When the Canadians discovered that the American expedition had entered the St. Lawrence, and was not going to attack Kingston (on Lake Ontario), a small – corps of observation – was dispatched to follow the Americans. This contained 630 men from the 49th and 89th Regiments under the command of Lieutenant-Colonel Joseph W. Morrison and was supported by two schooners and seven gunboats.

The first obstacle to face the American expedition was Fort Lawrence, at Prescott. The guns of this fort commanded the river. Wilkinson passed the fort by disembarking his men on the American shore of the river and marching them past the fort, while the empty boats were floated past on the night of 7-8 November. The Americans were now coming under attack from Canadian militia who fired on their boats whenever the river was narrow enough. Wilkinson was also aware that he was being followed by Morrison. Having passed Prescott, he split his army. One part was landed on the Canadian bank, with orders to clear away the militia. At the same time Brigadier-General John Parke Boyd was given 2,000 regulars and ordered to form a rearguard.

Morrison picked up reinforcements at Prescott, giving him around 900 men. The American force had reached the next obstacle in the river, the Long Sault Rapids. Wilkinson decided that he needed to defeat the British force in his rear before he could safely move on, and so Boyd was given permission to attack the British.

Morrison had taken up a position at a farm owned by John Crysler. Here a narrow strip of farmland was bordered by the St. Lawrence to the right and by a swamp and woods to the left. Morrison put 450 of his regulars behind a log fence than ran along a road running inland at 90 degrees to the river. Ahead and to the right he placed another force of regulars. A small force of Canadian volitgeurs took up a position in front of the British line to act as skirmishers. A tiny force of 30 Indians was in the woods to the left.

On the afternoon of 11 November Boyd attacked in three columns. The Americans pushed in the Canadian skirmishers, but then came under fire from the line of British regulars and fell back. He then sent one column out to his right, in an attempt to turn the Canadian left. This was a forlorn hope in such a narrow battlefield, and Morrison was able to reorganise his line to see of this second attack. Despite being outnumbered by two to one, Morrison then launched a counterattack, which forced the Americans to retreat.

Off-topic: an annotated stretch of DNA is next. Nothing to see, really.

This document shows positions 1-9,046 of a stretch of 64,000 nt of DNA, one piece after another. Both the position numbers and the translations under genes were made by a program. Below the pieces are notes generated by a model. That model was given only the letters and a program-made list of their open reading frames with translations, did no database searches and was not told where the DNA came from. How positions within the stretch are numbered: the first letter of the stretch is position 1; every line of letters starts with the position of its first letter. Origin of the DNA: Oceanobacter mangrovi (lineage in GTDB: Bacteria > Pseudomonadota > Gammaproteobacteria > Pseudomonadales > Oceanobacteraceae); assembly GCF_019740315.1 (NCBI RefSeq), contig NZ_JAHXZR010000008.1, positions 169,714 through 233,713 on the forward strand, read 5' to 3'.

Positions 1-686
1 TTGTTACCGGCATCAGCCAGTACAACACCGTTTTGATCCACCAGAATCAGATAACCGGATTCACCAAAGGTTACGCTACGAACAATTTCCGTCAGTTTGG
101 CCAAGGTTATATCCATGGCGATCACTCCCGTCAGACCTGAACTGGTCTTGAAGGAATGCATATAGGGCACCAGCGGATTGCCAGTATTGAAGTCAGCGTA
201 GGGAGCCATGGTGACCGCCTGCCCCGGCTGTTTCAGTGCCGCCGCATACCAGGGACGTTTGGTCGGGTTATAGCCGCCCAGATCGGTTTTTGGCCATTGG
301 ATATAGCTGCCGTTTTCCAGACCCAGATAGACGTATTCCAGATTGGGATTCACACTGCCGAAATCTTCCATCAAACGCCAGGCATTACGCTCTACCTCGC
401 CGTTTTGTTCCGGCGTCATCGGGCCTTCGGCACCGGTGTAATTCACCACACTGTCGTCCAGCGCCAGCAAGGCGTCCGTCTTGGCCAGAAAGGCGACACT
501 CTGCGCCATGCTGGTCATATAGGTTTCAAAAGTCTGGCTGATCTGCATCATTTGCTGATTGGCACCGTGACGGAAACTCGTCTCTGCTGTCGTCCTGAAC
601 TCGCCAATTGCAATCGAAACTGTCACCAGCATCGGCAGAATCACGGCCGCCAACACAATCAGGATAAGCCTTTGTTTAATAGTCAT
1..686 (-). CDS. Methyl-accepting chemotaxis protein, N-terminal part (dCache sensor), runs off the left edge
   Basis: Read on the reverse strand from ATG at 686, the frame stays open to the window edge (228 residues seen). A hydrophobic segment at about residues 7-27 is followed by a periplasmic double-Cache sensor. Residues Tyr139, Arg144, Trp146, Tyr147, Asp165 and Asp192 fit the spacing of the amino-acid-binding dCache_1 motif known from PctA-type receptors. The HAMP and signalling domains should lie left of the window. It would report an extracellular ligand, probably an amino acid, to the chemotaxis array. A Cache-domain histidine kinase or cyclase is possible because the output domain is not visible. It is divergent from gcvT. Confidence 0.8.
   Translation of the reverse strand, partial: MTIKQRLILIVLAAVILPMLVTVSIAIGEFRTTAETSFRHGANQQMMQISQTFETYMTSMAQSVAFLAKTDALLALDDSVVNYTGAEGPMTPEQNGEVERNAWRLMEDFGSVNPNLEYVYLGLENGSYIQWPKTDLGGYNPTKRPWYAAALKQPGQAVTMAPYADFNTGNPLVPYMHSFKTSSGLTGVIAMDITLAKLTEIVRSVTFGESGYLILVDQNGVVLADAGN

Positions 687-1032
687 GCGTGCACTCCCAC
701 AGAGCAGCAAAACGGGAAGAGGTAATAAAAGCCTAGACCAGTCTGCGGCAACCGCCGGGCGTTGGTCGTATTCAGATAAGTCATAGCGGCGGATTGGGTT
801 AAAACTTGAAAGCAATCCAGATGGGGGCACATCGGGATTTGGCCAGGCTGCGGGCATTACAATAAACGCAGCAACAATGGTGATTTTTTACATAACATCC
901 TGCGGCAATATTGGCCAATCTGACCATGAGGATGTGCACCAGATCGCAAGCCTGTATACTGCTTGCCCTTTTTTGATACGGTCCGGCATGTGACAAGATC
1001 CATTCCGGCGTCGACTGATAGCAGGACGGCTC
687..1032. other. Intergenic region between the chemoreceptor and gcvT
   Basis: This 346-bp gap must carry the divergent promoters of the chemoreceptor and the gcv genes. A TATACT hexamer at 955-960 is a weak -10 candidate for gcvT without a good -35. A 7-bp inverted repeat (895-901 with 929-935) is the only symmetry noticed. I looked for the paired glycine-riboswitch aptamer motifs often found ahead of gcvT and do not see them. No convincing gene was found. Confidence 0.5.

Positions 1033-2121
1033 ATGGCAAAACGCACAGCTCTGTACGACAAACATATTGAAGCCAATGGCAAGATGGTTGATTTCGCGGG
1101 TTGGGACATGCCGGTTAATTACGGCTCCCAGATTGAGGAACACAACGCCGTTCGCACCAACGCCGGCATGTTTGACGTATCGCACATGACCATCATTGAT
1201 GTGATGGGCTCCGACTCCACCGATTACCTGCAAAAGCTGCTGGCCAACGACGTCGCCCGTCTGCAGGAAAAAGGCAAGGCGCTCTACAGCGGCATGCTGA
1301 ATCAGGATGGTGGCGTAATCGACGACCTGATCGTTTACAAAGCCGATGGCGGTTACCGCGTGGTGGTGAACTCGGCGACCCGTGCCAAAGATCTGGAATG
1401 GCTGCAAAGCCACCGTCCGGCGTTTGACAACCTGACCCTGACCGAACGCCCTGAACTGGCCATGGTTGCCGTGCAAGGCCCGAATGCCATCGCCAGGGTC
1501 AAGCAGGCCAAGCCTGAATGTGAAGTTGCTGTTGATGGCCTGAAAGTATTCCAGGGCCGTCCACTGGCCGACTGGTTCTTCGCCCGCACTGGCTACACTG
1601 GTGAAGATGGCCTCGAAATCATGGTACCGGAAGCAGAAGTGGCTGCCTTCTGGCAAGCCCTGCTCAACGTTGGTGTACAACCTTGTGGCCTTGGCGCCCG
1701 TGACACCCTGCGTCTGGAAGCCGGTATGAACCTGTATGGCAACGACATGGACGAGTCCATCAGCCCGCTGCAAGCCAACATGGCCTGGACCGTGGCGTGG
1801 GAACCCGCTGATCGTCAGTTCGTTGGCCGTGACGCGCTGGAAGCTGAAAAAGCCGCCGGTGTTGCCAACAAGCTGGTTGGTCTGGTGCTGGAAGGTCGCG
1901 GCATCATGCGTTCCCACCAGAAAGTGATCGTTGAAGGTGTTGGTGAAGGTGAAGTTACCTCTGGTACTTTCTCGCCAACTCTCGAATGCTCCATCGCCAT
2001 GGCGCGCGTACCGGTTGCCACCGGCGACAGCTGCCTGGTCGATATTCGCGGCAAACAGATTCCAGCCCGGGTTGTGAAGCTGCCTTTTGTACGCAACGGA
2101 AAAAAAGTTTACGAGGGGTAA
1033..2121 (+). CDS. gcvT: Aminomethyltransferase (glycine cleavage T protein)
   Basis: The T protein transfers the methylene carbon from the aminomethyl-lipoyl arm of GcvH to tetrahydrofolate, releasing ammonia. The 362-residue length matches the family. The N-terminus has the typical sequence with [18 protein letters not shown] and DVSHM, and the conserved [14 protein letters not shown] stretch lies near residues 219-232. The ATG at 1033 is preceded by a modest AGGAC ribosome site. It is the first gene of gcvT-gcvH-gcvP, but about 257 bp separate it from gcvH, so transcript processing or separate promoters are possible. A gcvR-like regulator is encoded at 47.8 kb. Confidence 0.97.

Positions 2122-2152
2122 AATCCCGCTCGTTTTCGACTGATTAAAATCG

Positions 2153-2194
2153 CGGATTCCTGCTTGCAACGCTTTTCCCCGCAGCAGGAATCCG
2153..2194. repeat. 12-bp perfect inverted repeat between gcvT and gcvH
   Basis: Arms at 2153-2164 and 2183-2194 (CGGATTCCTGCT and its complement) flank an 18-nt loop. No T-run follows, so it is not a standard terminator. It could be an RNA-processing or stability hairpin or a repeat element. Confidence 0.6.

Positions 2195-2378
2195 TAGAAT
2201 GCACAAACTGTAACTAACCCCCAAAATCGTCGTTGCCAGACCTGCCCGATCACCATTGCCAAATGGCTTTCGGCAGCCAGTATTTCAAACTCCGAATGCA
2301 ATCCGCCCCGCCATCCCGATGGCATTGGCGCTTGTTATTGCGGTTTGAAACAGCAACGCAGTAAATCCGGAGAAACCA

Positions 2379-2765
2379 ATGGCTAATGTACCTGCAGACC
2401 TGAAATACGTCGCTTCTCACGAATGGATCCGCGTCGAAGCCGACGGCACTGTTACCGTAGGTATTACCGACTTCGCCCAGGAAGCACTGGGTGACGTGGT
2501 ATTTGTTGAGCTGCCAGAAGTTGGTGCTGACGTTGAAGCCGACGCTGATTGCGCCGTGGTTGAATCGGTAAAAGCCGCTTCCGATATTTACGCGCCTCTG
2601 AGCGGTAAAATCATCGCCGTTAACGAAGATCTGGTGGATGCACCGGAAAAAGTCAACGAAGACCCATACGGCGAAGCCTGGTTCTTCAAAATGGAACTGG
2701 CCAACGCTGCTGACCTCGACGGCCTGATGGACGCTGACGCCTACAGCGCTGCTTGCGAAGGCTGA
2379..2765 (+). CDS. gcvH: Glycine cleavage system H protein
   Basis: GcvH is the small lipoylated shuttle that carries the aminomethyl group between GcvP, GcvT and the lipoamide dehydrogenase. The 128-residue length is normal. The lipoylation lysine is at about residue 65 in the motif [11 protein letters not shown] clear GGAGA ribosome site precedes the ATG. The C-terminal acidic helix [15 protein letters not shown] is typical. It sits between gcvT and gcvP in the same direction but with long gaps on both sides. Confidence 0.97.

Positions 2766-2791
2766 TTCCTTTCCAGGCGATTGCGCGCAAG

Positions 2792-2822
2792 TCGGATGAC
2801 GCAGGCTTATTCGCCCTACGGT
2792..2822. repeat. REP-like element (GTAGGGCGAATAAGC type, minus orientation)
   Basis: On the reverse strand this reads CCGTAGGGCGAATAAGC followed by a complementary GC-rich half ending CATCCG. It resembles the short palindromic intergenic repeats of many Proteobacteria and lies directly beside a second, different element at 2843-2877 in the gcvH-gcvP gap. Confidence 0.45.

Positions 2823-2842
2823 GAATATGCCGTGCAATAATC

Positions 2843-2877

Both sides suffered relatively heavy casualties in this battle.

Wilkinson now found himself in a difficult position. His advance guard had prepared the way for a further advance towards Montreal, but he was well that the Canadian and British would have strong forces defending the city, and he was still being trained by Morrison. On the day after the battle he was given an easy way out of this difficulty, when a letter finally reached him from General Hampton reporting the failure of his own expedition. Wilkinson called a council a war, which decided to enter winter quarters on the American bank of the St. Lawrence. His army spent the winter at French Mills, on the Salmon River, before dispersing in February 1814.









Donald E. Graves has some background – http://warof1812blog.com/tag/cryslers-farm/

Please Note – The government of Canada, after decades of agitation on the part of Donald E. Graves and others, has seen fit to ignore its defence bureaucracy and grant Canadian, as opposed to British, Battle Honours for the War of 1812, among them CRYSLER’S FARM 1813. Prior to this, no Canadian Battle Honours were awarded for any military action fought prior to 1 July 1867, the formal date of the confederation of the separate British North American colonies into the Dominion of Canada.